It’s about a crazy day in the life of a guy named Red (Luke Bracey, GI JOE: RETALIATION, THE NOVEMBER MAN, POINT BREAK remake, HACKSAW RIDGE) when he’s released from a two year prison bid and returns to his French artist wife Chloe (Nina Dobrev, xXx: RETURN OF XANDER CAGE) and daughter Beatrice (Ella Ryan Quinn). I don’t think it’s ever specified what he did time for, but he does go to see his friend Leroy (Clé Bennett, JIGSAW) – who has changed his name to Le Roi – and the fact that they run a lock and key shop with a cool basement hidden inside a safe and inside that is a huge safe that he attempts to crack for fun seems like a hint. (read the rest of this shit…)
Tags: Cle Bennett, Clifton Collins Jr., Crispin Glover, David Hewlett, Luke Bracey, Mark Dacascos, Nadia Fares, Nina Dobrev, Roger Avary, Tomandandy, Tomer Sisley
Posted in Comedy/Laffs, Crime, Reviews | 6 Comments »
Friday, May 17th, 2019
I don’t want to raise anyone’s expectations too high. I know some are saying JOHN WICK CHAPTER 3: PARABELLUM is fun but lesser, and that could very well end up being the conventional wisdom. In my mind, though, it’s more than that. It’s an outstanding achievement, a new action classic that outdoes the excellent CHAPTER 2 in both garish spectacle and elaboration on the strange mythology of this secret world of elite assassins.
Like all JOHN WICK movies, it’s full of things you never knew you needed to see, things that are ludicrous, but treated with knowing seriousness, increasing their level of awesomeness. For example, you know that cliche where a character you like gets shot and drops to the ground and you have to wait and hope for the reveal that they were saved by a bullet proof vest? That happens with a dog.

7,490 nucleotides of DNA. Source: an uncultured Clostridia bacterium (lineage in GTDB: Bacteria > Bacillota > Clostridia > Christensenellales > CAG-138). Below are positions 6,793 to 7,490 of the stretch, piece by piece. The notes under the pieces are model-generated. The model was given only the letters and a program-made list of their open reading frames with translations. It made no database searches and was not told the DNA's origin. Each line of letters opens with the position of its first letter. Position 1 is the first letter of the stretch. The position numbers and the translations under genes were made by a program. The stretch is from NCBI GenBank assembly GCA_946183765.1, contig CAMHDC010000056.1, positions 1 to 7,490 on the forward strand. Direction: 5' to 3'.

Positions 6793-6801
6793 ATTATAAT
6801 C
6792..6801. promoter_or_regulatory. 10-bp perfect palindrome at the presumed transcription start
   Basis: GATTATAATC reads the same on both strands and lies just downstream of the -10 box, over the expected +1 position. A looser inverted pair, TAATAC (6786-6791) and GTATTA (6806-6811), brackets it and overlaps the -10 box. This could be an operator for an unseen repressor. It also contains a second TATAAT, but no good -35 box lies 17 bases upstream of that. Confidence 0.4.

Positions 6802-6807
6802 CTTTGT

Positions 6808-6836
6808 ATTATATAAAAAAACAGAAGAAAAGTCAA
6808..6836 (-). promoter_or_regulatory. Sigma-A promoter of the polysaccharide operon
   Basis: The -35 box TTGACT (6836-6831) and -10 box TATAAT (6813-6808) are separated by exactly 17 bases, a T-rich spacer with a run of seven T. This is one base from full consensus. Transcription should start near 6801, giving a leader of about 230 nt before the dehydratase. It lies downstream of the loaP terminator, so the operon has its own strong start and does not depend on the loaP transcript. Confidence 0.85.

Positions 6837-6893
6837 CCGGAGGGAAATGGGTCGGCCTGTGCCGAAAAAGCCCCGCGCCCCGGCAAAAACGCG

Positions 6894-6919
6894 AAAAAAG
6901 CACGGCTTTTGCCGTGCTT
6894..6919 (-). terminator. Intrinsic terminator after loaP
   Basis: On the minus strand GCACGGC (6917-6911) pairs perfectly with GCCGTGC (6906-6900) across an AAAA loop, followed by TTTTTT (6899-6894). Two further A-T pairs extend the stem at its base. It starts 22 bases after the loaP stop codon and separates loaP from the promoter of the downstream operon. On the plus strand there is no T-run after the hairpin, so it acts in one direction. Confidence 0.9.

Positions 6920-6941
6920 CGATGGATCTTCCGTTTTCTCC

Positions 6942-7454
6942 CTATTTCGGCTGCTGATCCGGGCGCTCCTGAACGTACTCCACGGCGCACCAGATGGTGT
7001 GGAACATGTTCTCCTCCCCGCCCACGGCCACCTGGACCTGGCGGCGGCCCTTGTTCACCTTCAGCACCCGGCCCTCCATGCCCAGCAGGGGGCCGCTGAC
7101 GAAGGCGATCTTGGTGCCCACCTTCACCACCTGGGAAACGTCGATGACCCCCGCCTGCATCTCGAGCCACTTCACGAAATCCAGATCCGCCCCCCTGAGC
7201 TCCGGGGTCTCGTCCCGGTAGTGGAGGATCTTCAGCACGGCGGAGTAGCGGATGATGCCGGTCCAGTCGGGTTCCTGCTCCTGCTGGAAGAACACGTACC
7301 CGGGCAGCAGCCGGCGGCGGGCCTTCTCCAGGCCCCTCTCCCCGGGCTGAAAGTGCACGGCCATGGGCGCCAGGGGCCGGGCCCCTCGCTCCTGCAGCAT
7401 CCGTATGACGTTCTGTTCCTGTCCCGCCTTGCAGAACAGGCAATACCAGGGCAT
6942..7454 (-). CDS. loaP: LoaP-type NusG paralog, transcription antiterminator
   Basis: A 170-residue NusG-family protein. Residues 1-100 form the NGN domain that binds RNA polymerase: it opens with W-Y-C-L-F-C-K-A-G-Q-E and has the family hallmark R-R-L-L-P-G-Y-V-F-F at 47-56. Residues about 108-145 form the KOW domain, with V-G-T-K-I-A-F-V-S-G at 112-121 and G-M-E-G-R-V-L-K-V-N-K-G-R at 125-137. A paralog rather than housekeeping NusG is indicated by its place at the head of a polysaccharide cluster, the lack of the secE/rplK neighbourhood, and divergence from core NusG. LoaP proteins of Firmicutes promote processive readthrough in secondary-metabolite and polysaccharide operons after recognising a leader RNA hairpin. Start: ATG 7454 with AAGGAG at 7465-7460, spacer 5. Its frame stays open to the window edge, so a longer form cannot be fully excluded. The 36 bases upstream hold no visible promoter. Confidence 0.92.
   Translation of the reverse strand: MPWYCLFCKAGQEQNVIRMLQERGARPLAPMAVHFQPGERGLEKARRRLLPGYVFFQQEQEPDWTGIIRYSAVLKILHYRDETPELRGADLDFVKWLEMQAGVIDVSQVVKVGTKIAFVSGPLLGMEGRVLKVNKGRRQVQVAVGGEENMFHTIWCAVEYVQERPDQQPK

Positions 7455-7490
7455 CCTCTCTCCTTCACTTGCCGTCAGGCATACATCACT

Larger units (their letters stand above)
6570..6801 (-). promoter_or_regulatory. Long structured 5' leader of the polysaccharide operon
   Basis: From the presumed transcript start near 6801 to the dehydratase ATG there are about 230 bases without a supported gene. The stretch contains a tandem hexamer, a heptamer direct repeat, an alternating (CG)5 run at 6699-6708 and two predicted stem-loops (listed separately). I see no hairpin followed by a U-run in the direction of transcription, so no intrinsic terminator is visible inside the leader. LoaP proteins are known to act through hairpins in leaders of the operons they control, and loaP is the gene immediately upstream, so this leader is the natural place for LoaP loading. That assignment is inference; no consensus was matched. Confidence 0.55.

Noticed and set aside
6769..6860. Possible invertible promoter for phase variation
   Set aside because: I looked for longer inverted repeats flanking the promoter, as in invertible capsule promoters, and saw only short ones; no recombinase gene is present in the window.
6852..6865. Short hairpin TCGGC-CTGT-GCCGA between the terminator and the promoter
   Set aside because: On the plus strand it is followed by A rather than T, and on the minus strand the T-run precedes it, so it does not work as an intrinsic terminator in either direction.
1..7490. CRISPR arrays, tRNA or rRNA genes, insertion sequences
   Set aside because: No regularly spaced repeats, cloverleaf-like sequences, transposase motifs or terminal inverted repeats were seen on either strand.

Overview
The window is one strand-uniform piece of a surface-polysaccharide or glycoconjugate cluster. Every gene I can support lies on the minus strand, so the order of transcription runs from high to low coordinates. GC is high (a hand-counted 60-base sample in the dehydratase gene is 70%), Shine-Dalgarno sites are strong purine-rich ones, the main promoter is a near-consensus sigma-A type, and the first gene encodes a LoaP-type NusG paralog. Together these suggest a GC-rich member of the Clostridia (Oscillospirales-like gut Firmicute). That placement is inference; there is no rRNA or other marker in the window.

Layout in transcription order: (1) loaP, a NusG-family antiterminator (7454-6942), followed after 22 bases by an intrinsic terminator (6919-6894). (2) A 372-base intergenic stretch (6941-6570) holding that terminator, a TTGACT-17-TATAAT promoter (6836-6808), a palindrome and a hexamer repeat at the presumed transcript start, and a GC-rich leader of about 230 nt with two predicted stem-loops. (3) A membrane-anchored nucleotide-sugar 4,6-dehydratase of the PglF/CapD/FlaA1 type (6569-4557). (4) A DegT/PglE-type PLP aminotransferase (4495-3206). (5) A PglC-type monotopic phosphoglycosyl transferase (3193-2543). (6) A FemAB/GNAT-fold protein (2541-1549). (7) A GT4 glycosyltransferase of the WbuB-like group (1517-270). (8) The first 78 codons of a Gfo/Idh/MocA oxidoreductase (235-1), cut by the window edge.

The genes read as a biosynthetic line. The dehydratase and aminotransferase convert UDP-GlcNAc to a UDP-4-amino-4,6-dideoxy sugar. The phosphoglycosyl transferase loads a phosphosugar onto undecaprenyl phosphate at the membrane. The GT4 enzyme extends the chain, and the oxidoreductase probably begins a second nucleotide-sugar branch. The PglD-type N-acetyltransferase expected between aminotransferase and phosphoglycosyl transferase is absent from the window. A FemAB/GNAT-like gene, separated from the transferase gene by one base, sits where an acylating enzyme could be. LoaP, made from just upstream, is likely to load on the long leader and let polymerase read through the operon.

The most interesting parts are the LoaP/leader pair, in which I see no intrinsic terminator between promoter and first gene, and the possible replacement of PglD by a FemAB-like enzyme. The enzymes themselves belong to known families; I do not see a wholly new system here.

And what about John Wick walking through a desert, but dressed like John Wick? If James Bond goes out into the desert – hell, even if Batman does – he wears different gear. But there is no Desert Action John Wick. When he treks through Moroccan sand dunes he wears the same suit and tie we just saw him wearing in a New York downpour. I suppose maybe he cancelled his debit card when he came back and doesn’t know how to buy new clothes without access to his usual services. But I think it’s more because he’s an icon. That’s his uniform. That’s John Wick. And because director Chad Stahelski knows it’s surreal to see this guy in drastically different settings across the world without changing his blood-stained clothes. (read the rest of this shit…)
Tags: Anjelica Huston, Asia Kate Dillon, Boban Marjanovic, Cecep Arif Rahman, Chad Stahelski, Halle Berry, Ian McShane, Keanu Reeves, Lance Reddick, Laurence Fishburne, Mark Dacascos, Randall Duk Kim, Said Taghmaoui, Tiger Hu Chen, Yayan Ruhian
Posted in Action, Martial Arts, Reviews | 130 Comments »
Thursday, May 16th, 2019
ALIEN AGENT is a 2007 made-for-Sy-Fy collaboration between Mark Dacascos and director Jesse V. Johnson. For Dacascos it might’ve been the type of quickie affair he could do for fun and profit between hosting Iron Chef America and appearing in occasional higher profile movies like CRADLE 2 THE GRAVE* and CODE NAME: THE CLEANER. For Johnson it was definitely a gig for hire, his fifth movie as a director but still a learning experience a decade before he started dominating the low budget action world with SAVAGE DOG, ACCIDENT MAN, THE DEBT COLLECTOR and TRIPLE THREAT. So it’s not a career best for either, but it’s a scrappy, entertaining little cheapie with some pleasingly odd touches stirred through the humble sparseness of its production.